How Turkish police violated human rights, beat mothers, kill 7-week-old baby



Tue, 16 Jul 2019 - 11:27 GMT


Tue, 16 Jul 2019 - 11:27 GMT

FILE: Families of prisoners decided to organize a sit-in in front of the Gebze Prison, but were quickly stopped by the police.

FILE: Families of prisoners decided to organize a sit-in in front of the Gebze Prison, but were quickly stopped by the police.

CAIRO – 16 July 2019: Turkish opposition has decided to finally expose a number of unspeakable violations committed by the Turkish regime, led by Turkish President Recep Tayyip Erdoğan.

One of these violations, as announced by Peoples' Democratic Party (HDP) Kocaeli MP Ömer Faruk Gergerlioğlu, is the mistreat of prisoners, especially females and pregnant inmates.

Gergerlioğlu is also a member to the Human Rights Investigation Commission of the Grand National Assembly of Turkey (TBMM).

A press statement by Gergerlioğlu has stressed that pregnant and ill inmates do not receive proper treatment as prison authorities do not transfer them to hospitals or at least less crowded prisons.

HDP Hakkari MP Leyla Güven, who went on a hunger strike for more than 90 days, demanding an end to the isolation imposed upon Kurdish People’s Leader Abdullah Ocalan, also stated that by February 301 inmates as well as 19 other politicians and activists have been on an irreversible hunger strike.

Despite being cut off from the outside world, Ocalan, the jailed Kurdish militant leader labelled the “nemesis” of the Turkish state, remained a highly influential figure.

Turkey captured Ocalan on February 15, 1999 after a relentless hunt. In 1978, Ocalan and a group of fellow students founded the Kurdistan Workers’ Party (PKK) to struggle for Kurdish autonomy.

But apparently, even going on a hunger strike is not a right to protest, however, Güven stressed that inmates who are on a hunger strike are being systematically violated.

According to Güven, a disciplinary investigation has been launched against all inmates who have started hunger strikes in Bandırma No. 2 Type T Prison in Çanakkale.

Also, director of the Gebze Women's Closed Prison threatened hunger strikers with interfering in their strikes in case they continued their protests.

Özlem Söyler, one of the prisoners on hunger strike in Gebze Women's Prison for 98 days said in a letter to the press that it is hard even to talk among prisoners, as an ‘objectionable’ sentence could lead to a disciplinary punishment.

“Instead of living under the threat of death imposed on us, we are knowingly and deliberately going towards death. This is a matter of honor,” Söyler’s letter added.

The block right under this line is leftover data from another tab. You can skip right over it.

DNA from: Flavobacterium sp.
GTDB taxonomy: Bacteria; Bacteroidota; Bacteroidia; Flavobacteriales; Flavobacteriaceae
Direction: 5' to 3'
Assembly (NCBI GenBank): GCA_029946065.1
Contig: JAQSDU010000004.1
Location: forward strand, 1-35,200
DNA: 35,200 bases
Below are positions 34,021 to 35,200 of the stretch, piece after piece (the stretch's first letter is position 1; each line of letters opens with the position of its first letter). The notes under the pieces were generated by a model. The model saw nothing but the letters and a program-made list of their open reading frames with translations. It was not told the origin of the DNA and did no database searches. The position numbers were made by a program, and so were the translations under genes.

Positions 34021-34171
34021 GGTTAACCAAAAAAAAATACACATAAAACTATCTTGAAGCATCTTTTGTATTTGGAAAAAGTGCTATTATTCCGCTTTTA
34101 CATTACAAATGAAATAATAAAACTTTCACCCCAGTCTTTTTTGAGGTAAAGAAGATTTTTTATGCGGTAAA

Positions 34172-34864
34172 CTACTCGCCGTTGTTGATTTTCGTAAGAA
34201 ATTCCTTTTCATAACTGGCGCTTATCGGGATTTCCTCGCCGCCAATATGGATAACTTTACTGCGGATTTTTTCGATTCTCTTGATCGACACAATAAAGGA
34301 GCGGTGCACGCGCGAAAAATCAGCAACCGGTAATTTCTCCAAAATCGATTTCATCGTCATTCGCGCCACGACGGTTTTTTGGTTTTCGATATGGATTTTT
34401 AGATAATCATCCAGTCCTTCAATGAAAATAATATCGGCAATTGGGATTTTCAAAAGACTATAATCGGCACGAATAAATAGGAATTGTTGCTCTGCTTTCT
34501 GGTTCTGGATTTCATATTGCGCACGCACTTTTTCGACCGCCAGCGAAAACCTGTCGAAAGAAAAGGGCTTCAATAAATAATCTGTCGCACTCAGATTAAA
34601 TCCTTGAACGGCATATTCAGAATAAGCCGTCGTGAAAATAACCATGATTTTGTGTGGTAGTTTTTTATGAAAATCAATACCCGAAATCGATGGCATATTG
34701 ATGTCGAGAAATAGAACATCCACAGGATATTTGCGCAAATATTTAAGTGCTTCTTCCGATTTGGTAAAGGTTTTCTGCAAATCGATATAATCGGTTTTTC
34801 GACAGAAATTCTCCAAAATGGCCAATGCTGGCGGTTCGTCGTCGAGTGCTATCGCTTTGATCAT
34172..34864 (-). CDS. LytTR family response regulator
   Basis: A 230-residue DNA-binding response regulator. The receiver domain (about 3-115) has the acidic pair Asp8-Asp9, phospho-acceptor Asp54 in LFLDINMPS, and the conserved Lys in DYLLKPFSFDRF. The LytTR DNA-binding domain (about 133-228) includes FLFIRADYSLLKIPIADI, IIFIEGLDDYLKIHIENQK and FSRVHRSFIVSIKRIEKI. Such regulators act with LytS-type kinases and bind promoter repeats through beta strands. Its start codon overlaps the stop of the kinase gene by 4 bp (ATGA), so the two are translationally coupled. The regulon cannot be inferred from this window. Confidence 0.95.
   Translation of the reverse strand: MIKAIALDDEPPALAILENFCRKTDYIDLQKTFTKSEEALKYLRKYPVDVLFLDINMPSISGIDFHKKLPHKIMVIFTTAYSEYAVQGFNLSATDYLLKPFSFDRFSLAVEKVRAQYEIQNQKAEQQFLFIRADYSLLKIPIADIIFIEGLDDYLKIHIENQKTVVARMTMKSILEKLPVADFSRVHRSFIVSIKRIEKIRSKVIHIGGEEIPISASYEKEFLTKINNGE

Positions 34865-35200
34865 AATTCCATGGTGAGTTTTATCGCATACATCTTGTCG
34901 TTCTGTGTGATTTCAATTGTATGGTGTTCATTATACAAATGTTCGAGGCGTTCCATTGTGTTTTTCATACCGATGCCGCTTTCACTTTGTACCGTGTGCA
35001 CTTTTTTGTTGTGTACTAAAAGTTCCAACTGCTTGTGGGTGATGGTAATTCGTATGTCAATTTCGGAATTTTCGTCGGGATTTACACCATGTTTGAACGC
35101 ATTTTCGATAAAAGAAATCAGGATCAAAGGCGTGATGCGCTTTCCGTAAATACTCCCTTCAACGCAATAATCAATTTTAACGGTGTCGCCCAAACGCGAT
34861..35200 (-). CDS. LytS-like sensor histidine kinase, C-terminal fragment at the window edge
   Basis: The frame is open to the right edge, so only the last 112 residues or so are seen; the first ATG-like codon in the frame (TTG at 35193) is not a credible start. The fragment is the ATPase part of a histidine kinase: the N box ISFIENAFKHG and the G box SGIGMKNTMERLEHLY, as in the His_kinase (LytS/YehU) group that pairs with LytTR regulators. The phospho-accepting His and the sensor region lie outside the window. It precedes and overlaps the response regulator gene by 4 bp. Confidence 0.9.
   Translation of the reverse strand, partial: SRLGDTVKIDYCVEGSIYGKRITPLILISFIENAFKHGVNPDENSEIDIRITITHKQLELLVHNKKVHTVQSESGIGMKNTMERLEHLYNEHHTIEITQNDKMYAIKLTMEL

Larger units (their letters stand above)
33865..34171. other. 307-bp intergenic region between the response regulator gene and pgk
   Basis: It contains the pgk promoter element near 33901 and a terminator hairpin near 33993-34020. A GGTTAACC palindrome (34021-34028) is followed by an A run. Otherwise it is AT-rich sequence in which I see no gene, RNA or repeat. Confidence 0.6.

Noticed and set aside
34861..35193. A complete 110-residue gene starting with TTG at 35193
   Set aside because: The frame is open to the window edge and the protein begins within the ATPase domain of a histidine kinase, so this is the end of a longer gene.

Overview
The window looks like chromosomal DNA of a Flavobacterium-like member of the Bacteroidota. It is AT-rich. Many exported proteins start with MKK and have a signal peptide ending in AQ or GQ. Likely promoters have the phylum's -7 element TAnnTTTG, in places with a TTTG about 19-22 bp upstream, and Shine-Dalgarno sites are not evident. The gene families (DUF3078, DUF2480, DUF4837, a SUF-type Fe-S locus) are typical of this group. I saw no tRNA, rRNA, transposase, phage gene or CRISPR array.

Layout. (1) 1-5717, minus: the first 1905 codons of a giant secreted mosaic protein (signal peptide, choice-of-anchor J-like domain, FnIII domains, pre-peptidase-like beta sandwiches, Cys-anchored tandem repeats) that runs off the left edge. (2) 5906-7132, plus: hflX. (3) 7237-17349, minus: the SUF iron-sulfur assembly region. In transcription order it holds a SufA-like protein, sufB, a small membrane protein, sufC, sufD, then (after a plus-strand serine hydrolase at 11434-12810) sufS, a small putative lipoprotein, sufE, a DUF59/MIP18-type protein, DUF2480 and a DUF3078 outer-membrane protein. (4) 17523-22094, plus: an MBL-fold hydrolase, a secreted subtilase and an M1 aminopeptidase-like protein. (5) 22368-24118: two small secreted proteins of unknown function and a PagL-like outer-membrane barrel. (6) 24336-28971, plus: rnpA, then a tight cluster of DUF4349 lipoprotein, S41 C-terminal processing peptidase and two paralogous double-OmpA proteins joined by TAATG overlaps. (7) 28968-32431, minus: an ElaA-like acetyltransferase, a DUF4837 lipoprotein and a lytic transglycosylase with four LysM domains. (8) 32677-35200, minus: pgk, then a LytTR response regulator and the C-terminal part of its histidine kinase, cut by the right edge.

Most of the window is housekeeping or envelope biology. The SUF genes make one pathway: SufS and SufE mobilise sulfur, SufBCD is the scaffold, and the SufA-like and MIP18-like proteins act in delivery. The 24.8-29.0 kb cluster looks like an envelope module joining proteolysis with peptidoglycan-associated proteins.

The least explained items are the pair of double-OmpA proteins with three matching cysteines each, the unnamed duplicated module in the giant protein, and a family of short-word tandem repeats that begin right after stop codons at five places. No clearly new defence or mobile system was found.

Ocalan’s image can be widely seen in areas controlled by the Kurdish People’s Protection Units (YPG) in northern Syria. Turkey says the US-backed YPG militia is a “terrorist” offshoot of the PKK.

Syria’s permission for Ocalan to seek refuge there caused major friction between Damascus and Ankara, and political pressure forced him out in 1998.

He tried to seek political asylum across Europe, including in Greece, but in 1999 Turkish secret agents nabbed him in the Kenyan capital Nairobi outside the Greek embassy.

He was swiftly sentenced to death for treason, which was commuted to life imprisonment when Turkey abolished capital punishment in 2002.

With Ocalan in custody, Turkey believed the head of the PKK had been cut.

But even behind bars, he continued to exert control over the movement by issuing instructions to his lawyers and the Kurdish MPs who visited him.

Following Ocalan’s arrest, the PKK had said it would strive only for cultural rights rather than an independent Kurdish state.

Families of prisoners decided to organize a sit-in in front of the Gebze Prison, but were quickly stopped by the police.

According to press reports, the police issued fines for the vehicles parked outside the prison and forced the families to leave the area. They also confiscated footage from the journalists, but this did not stop the families from resisting,

As after two weeks of a sit-in that aimed at drawing attention to the hunger strike of thousands of prisoners against the isolation of Ocalan; families of prisoners were attacked brutally by the police.

The people gathered in the Kiziltepe Freedom Square to protest the police’s attack were also attacked by the police and 2 unidentified young men were detained there.

Peace Mothers Assembly members were to hold a press statement and sit-in before the police surrounded them and argued that they would not let the statement be made. During the talks, the police forcibly confiscated the signs the Peace Mothers were holding.

When the mothers protested the confiscation, the police tried to drown out their voice by playing police sirens.

Peace Mother Hevlet Oncu started to read the statement despite the police intervention and said they have no patience for another body to come out of a prison.

Oncu was still speaking when the police attacked the group with sticks, pepper spray and water cannons.

The police also dragged Hevlet Oncu on the ground after she fell. HDP District Co-chair Sirin Obek was lightly wounded by a blow to her face.

In his speech, Gergerlioğlu also pointed out to female prisoner Gülden Aşık in Bandırma Prison who suffered a delays in transfers to the prison’s medical facility, leading to having abortion of her 7-week old fetus.

“The blood of this child is on the hands of the Justice and Development Party,” he added.



Leave a Comment

Be Social